SAN GIMIGNANO, Italy — We hadn't planned to stay on a farm in Italy until we learned every hotel was booked to capacity.
It was the big break of our trip.
Liberation Day was being celebrated and bells in the 15 towers were striking. The town was in a holiday mood and San Gimignano was unbearably crowded. Everything was booked, the desk clerks told us again and again. " Tutti " (full) they said with a grand gesture that seemed to encompass every bed between Switzerland and Sicily.
Deciding that the walled, medieval town of San Gimignano was best viewed from the distance anyway, we headed for lower ground. In Tuscany, however, all roads eventually go up. Atop another hill we saw an old woman by the side of the road where she was cutting flowers.
We used our broken Italian and she pointed with her sickle, nearly slicing off a nose. We soon found ourselves settling into a three-bedroom apartment with real paintings on the walls, chintz-covered furniture and a fireplace almost big enough to stand in.
We canceled the rest of the plans we'd made for our trip; there was no reason to go anywhere else.
The view alone was enough to keep us occupied for weeks. In all directions we found a rolling landscape covered with olive trees and grapevines. Tall, thin cypresses rose like exclamation marks for our declarations of appreciation.
Here and there sat a farmhouse, a villa or a church. And most remarkably, San Gimignano lay quietly on the western horizon, where a sinking red sun turned it into a silhouette in the evening.
Closer at hand were lilacs, irises and poppies in bloom. The ruins of a 1,000-year-old chapel lay to one side of our hosts' residence, and on the other side was a formal garden dotted with lemon trees in terra cotta pots.
Best of all were our hosts, especially Cesare, a man in his mid-20s who gave up his career in accounting to take over the family farm.
Lean and tanned, as curly haired as a Roman statue, Cesare seemed to take a liking to us. And it wasn't just because we gave him an opportunity to practice English, although we did happen to be the first English-speaking people ever to stay in one of the three flats he'd fixed up. He keeps them rented through a Swiss agency, so the guests tend to speak German or French.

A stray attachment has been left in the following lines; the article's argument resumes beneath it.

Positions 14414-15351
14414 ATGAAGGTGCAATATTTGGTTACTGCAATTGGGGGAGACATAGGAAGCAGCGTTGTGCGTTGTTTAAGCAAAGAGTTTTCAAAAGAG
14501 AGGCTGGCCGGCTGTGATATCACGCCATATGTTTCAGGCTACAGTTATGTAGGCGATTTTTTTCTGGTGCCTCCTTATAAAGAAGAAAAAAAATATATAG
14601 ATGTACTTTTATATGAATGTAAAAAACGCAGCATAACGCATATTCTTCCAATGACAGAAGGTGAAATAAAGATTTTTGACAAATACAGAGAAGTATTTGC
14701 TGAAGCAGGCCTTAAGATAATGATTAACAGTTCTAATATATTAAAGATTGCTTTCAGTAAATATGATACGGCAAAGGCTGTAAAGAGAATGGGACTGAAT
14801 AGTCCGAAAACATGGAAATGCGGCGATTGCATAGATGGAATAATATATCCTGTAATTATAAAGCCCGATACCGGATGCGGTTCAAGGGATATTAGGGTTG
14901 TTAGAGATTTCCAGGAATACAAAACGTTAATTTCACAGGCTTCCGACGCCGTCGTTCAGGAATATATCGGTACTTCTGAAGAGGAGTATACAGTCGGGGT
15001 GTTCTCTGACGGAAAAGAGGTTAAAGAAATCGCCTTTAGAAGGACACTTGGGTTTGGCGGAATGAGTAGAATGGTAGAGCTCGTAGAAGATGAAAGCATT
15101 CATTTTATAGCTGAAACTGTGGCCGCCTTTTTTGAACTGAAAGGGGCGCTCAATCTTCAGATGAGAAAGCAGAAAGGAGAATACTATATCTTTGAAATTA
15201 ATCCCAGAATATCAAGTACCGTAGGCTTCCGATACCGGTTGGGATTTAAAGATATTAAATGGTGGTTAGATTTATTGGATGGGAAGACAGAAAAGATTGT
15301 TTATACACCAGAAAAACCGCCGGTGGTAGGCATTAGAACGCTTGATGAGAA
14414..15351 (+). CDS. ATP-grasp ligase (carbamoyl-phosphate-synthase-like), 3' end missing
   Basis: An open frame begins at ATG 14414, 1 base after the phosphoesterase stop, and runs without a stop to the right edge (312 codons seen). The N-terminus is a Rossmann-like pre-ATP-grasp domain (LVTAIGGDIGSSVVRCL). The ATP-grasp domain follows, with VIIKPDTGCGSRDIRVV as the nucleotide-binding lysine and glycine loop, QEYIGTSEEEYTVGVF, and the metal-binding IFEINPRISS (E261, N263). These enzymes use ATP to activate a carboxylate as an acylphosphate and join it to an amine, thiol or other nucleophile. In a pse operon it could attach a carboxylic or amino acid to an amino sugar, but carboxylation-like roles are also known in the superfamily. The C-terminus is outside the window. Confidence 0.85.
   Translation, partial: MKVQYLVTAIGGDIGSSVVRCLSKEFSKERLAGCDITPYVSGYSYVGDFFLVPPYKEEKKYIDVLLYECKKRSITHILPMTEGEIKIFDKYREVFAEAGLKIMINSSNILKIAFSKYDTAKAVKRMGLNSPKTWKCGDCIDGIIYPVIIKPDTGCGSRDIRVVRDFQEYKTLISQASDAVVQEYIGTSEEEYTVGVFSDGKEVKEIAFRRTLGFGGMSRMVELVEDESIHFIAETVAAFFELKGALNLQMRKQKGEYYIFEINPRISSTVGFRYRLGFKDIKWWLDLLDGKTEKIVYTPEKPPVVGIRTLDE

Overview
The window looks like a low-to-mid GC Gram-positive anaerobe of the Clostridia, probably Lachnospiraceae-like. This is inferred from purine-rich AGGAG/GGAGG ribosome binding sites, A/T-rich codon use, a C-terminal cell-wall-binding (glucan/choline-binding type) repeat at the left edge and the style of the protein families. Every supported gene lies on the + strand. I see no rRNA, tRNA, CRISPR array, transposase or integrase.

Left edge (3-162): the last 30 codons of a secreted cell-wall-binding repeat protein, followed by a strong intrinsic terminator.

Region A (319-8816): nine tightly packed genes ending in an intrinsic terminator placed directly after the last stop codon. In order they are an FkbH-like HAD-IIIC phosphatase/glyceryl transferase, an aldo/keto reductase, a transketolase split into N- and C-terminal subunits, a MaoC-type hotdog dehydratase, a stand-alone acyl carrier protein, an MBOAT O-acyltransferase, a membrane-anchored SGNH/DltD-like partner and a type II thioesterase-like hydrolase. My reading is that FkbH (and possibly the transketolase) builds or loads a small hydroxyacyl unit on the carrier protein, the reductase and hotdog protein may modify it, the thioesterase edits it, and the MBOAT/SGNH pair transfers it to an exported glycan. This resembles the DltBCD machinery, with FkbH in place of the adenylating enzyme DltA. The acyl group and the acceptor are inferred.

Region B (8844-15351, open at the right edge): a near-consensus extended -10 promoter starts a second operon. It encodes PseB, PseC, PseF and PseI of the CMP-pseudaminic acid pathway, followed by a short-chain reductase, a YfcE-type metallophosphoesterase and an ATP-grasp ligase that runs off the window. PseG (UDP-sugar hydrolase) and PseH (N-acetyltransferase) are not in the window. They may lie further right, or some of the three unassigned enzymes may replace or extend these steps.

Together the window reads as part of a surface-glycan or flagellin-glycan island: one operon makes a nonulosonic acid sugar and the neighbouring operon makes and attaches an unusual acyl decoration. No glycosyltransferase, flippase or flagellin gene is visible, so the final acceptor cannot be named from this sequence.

Surely, we told ourselves, he doesn't take all his guests to see his friend's house, a former monastery with Latin phrases set in tiles all along the outside walls. Surely he doesn't bring everyone eggs in the morning, eggs so freh they're still warm from the nest.
"Turn here," he said on one of our drives. "This is the back road to San Gimignano. It has the best view of the town. The tourists don't know about it." In Cesare's hands, we were tourists no longer.
At his recommendation we stifled our first impression of Colle Val D'Elsa, only briefly mentioned in our guidebooks.
We ventured to the old part of the town to find the most thoroughly evocative streetscape of our trip: quiet alleys that turned into tunnels and back into streets; old women dressed in black, standing in doorways chatting among themselves and petting their cats. The women stared at us as if they'd never seen a tourist.
The farm was ideally situated for various day trips. We spent a Sunday afternoon on the Piazza del Campo in Siena, where every man and boy in town seemed to be listening to a soccer match on the radio.
The piazza would fill with a deep roar of cheers whenever the local team scored a goal.
But we felt no urgent need to keep exploring. We lingered for hours over our morning coffee and eggs, which we took outside to a table overlooking the hills. We became attached to the pig, who always greeted our "bon giorno " (good morning) with robust heartfelt squeals.
The late April days were pleasantly warm, and nights were just cool enough for a fire. As we watched the flames and drank Cesare's own Chianti, a nightingale serenaded us from a tree in our courtyard. Its bold, clear song will always conjure Tuscan evenings for me.
One day Cesare gave us a tour of the winery under his house, among the foundations of a centuries-old monastery.
He showed us the secret cellar of the monks, recently discovered when a piece of equipment fell through the stone floor. Proudly he showed us the huge wooden vats that held the wine made by his grandfather, then his father, and which now hold his own wine.
"It's not the best Chianti made in this area," Cesare said, "but it's almost the best."
We never did any farm work but began to feel the rhythms of the place.
We saw Cesare's grandmother everywhere, silently hoeing the blossoming peas and the budding artichokes, hanging out laundry, creeping up on the rabbits to grab their hind legs and feel how plump they had become.
Cesare's beautiful, long-legged sister worked in the nearby town. We heard her taking off in the mornings and saw her in curlers at the end of the day.